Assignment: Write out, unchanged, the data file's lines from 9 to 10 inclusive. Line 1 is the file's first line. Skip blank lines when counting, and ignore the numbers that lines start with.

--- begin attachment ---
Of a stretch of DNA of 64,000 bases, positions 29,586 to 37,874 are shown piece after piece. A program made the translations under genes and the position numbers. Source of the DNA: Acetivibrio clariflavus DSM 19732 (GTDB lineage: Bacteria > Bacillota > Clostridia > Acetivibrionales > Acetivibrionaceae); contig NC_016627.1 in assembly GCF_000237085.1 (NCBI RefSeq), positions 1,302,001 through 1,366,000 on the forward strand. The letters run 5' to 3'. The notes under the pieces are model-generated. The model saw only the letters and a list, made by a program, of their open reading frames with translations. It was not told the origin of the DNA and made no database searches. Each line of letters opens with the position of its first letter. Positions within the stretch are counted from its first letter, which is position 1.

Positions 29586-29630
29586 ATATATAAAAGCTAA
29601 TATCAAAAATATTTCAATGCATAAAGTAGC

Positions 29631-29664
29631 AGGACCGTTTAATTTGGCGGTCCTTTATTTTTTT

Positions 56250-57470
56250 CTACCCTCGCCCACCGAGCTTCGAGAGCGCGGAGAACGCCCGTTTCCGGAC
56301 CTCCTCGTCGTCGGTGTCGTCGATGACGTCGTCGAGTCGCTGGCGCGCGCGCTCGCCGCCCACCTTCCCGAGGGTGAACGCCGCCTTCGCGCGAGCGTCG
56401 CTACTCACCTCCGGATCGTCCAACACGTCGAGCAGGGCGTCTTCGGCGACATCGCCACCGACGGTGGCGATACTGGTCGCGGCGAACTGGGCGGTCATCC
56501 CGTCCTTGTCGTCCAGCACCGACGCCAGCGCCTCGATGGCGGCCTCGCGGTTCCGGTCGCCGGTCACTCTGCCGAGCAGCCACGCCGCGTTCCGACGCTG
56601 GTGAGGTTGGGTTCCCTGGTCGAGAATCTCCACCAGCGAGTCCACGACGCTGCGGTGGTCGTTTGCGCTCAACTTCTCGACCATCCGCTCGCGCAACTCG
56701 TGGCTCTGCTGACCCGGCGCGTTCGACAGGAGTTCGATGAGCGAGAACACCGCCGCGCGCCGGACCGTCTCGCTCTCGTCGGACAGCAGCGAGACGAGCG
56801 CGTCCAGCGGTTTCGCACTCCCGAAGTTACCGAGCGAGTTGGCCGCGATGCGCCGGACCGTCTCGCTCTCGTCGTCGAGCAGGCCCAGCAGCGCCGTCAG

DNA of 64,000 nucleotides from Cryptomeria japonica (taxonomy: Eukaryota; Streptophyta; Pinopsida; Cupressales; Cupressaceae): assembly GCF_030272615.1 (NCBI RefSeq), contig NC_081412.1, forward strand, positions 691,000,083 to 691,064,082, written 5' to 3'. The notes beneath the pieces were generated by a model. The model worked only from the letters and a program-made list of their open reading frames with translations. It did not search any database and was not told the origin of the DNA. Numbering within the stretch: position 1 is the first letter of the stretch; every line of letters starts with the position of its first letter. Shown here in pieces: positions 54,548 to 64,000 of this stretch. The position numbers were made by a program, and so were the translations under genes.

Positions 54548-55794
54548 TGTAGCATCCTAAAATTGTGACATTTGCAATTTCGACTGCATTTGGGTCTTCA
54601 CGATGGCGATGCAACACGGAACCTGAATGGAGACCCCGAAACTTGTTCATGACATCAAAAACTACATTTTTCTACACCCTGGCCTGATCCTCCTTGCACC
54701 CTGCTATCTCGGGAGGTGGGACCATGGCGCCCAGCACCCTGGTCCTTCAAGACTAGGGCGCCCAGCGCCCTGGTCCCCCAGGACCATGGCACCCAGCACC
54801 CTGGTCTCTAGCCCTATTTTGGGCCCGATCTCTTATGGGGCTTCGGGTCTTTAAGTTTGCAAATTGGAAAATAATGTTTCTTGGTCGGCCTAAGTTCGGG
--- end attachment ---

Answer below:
56301 CTCCTCGTCGTCGGTGTCGTCGATGACGTCGTCGAGTCGCTGGCGCGCGCGCTCGCCGCCCACCTTCCCGAGGGTGAACGCCGCCTTCGCGCGAGCGTCG
56401 CTACTCACCTCCGGATCGTCCAACACGTCGAGCAGGGCGTCTTCGGCGACATCGCCACCGACGGTGGCGATACTGGTCGCGGCGAACTGGGCGGTCATCC